Your vote matters
Why you should always vote.
This is an opinion of a young person and does not necessarily reflect the opinion of SpunOut.ie. It is one person's experience and may be different for you. If you'd like to write something for SpunOut.ie please contact email@example.com.
After the famine of the 1840s, an idea began to brew in the heads of many Irishmen whose sons, brothers, daughters and sisters had emigrated abroad for the promise of a new life. These men were not happy with how they were being treated by the Government and the landlords during the famine, and they wanted a say in how their country was run.
Then, in 1884, something happened in Irish politics that would change the way the government was run forever: the Irish man gained the right to vote. Before this, only men who owned land had the right to vote. Although the Irish peasant gained the right to vote, the privilege did not extend to his wife, his daughter, his sister or his mother. Women were not allowed to vote - yet.
After a long campaign, Irish women then gained the right to vote in 1918. Although they had to be at least 30 years old and own land, it was a start. In 1922 all women over the age of 21 gained the right to vote. This was a breakthrough for the rights of everyone in Ireland.
Since then, many laws about voting have come and gone. Nowadays, every Irish citizen over the age of 18 has the right to vote in elections and referenda. This right was fought for with blood, sweat and tears. Your Granda’s Granda’s Granda could have only dreamed about the Irishman’s right to vote, and now those dreams have come true for you. He could have only dreamed about a better Ireland, run by Irishmen for Irishmen, and now those dreams have also come true for you. He could have only dreamed of a land where man could walk equally beside one another, and not be legally discriminated against for religion or nationality. Those dreams have also come true for you.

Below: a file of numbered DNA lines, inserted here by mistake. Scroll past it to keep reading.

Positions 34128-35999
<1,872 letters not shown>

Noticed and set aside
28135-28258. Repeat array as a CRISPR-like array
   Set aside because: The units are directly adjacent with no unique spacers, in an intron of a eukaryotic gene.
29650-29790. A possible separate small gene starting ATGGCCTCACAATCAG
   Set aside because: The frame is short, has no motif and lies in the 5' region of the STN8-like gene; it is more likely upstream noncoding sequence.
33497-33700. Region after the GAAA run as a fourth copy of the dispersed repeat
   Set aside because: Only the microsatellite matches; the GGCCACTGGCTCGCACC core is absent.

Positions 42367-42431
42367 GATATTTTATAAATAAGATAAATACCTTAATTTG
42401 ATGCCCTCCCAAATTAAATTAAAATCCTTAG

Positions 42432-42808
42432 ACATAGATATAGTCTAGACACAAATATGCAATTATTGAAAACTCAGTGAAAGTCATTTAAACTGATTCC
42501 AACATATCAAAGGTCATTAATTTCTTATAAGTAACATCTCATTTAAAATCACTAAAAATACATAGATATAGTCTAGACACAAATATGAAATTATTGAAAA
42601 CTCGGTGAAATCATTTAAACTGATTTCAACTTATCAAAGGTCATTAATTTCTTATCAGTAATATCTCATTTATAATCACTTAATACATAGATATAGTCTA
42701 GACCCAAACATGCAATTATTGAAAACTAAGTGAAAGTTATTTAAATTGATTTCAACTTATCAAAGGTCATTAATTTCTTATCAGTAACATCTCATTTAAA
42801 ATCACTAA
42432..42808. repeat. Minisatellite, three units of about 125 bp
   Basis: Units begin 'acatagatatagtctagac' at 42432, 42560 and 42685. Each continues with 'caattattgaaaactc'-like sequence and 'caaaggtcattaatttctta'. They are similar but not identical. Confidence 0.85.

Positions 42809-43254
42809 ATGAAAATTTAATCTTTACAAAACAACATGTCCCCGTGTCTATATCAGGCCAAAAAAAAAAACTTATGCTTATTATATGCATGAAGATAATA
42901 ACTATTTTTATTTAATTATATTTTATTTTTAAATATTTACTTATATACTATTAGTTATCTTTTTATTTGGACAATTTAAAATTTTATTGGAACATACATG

It is your responsibility as a citizen of this country to keep those dreams alive by voting. The great men and women who fought for your vote never expected that anyone in Ireland would avoid voting because they “couldn’t be bothered to register” or “didn’t know what to vote”. In my opinion, the majority of the next generation of voters don’t really understand the importance of voting. The turnout to the polling stations has been steadily decreasing over the last century. There was only about a 50% turnout for the 2011 presidential election.
The fault though cannot all be placed in the hands of the “voters”. The Government does not help by holding elections on a Thursday. It is also not easy to register to vote when forms are sometimes hard to get, along with the necessary signature of a member of the Gardai. The Government should instead encourage registration in schools or have registration forms sent by post to prospective voters.
I think that the voting age should be reduced to 16. If the voting age were reduced, I think that this could solve the aforementioned problems. The importance of voting could be taught in schools, along with lessons about how to vote and what different political parties represent. At 16 you could be registered to vote through school and you would get into the habit of voting before it's too late and you’re in college - with other things to worry about.
The constitution of the Irish state, Bunreacht na hEireann, was written and voted into law in 1937. This outlines the main ideals of Irish law, and any bills/changes to law must abide by this Constitution. A referendum happens when people vote on whether or not to change a constitution. If the vote is yes, then the constitution is changed.
As you have learned in reading this column (or at least as I hope you have learned), it is very important that you vote. I hope that I have influenced you to vote in future, or even just to register. Ireland belongs to the Irish, and the Irish have the power to run Ireland through their vote. Don’t be part of a generation who let that slip away. You have the right to vote. EXERCISE IT!